If you decide to modify something you use regularly, like that purse, briefcase, or school bag that you always have on you that works too, I recommend putting the items, at least as much as you, inside a 1-gallon zip lock bag that way they are all together. In any case, here are the items you will want to consider putting in your “Get to Your Car Bag,” whether modifying your Everyday Carry (EDC) set up or a separate bag. Remember that I will list a lot of the things that I highly recommend [many available on www.ejsnyder.com ], but it’s up to you to know whether you really need it or can live without certain items. You can also add anything you feel you need to it that fits your situation, like Prescription Medication, for instance. Items to consider are listed below:
Get to Your Car Bag List
- Bag or 1-gallon Ziplock Bag
- EDC Knife (can be your choice to help with tasks like a pocketknife, multi-tool, or regular fixed blade or folder, which I like to also aid in defense)
- Water Container (preferably one that filters water, or a steel canteen where you can boil water in it)
- Water purification tablets or other means to purify
- Fire Starter or Lighter
- Small Flashlight and or headlamp with extra batteries
- An emergency blanket and poncho (these are small and compactly packaged and well act as temp shelter and protect your core body temp)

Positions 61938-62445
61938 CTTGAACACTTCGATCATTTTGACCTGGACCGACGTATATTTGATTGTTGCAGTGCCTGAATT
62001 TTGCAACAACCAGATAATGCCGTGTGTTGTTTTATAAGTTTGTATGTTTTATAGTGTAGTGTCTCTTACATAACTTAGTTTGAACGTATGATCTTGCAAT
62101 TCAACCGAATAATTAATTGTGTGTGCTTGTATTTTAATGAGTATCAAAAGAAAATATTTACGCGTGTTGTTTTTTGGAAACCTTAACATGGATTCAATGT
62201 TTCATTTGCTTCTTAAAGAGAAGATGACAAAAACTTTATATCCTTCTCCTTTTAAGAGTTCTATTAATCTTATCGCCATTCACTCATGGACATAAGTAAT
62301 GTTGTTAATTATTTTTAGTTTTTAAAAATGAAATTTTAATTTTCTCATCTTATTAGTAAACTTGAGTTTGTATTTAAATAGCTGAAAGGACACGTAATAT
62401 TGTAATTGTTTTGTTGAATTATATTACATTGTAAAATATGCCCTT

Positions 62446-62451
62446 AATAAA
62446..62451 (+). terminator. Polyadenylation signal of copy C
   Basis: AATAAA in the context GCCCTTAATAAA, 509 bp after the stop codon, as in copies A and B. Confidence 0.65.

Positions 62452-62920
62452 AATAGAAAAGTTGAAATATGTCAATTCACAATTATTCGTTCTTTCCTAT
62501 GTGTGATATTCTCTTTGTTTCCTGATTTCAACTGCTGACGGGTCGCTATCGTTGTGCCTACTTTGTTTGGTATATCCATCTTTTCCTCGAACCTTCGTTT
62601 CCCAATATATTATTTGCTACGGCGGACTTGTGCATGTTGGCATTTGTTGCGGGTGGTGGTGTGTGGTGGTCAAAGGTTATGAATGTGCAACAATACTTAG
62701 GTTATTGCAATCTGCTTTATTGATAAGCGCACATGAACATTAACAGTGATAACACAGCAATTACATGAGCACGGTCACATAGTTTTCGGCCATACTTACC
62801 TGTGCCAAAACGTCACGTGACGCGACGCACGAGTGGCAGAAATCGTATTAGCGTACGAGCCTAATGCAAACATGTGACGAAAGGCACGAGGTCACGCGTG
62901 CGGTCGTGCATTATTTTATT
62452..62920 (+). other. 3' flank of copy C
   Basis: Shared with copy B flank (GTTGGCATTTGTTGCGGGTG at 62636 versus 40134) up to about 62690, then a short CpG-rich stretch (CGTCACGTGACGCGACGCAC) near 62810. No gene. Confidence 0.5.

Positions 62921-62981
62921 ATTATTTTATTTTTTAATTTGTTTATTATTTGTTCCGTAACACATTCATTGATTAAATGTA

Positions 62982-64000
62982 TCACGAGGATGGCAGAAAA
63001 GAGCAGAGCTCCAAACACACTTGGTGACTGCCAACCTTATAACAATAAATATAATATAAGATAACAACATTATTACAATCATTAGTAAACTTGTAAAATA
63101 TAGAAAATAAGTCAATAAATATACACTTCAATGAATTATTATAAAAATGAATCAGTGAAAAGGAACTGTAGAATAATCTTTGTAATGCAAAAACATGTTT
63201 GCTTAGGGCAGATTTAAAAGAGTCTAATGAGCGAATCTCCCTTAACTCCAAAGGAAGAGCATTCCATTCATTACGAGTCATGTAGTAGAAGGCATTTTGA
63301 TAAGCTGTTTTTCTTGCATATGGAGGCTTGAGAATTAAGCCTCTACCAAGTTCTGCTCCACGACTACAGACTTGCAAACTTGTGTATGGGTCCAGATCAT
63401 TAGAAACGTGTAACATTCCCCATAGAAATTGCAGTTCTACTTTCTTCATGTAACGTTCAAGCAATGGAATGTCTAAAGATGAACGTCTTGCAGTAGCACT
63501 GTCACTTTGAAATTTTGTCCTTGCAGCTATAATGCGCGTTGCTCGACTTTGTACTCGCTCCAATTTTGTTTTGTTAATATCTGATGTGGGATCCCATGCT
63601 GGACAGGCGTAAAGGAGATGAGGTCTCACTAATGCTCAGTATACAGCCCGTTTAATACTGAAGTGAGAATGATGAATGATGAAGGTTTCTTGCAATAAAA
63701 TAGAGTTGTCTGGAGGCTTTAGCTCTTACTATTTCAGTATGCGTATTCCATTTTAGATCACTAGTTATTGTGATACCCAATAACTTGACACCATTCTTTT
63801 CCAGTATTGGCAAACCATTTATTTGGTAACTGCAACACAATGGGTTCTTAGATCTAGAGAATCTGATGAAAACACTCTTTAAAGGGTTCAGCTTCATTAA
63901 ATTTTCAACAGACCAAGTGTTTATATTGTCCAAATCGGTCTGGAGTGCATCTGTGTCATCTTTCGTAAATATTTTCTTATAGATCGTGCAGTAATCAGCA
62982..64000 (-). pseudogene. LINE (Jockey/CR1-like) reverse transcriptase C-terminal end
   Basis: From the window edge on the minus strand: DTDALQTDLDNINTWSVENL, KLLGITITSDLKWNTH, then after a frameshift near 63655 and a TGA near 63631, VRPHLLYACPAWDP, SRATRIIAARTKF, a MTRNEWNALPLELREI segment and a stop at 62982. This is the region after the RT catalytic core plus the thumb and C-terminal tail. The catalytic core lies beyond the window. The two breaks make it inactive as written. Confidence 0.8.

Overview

- A Raincoat (great asset to keep you dry and warm)
- Small Tarp and 50 feet paracord
- Snack food like some jerky sticks, granola bars, trail mix
- Small 1st Aid Kit with pain meds and prescriptions
- Communication needs, cell phone, small portable radio, walkie talkie
- Additional Self Defense Items to protect you (maybe a walking stick, small club, mace, pepper spray, taser, etc.)
- *Firearm for protection (local, state, and federal laws apply here)
These items will aid you in getting to your vehicle, keep you safe, and make the situation more manageable. You probably aren’t going that far but let’s say civil unrest is going on with riots and bad actors out and about taking advantage of the situation; a mile can seem like 10 miles in this situation. In any case, you now have a good starting point to cover here and consider.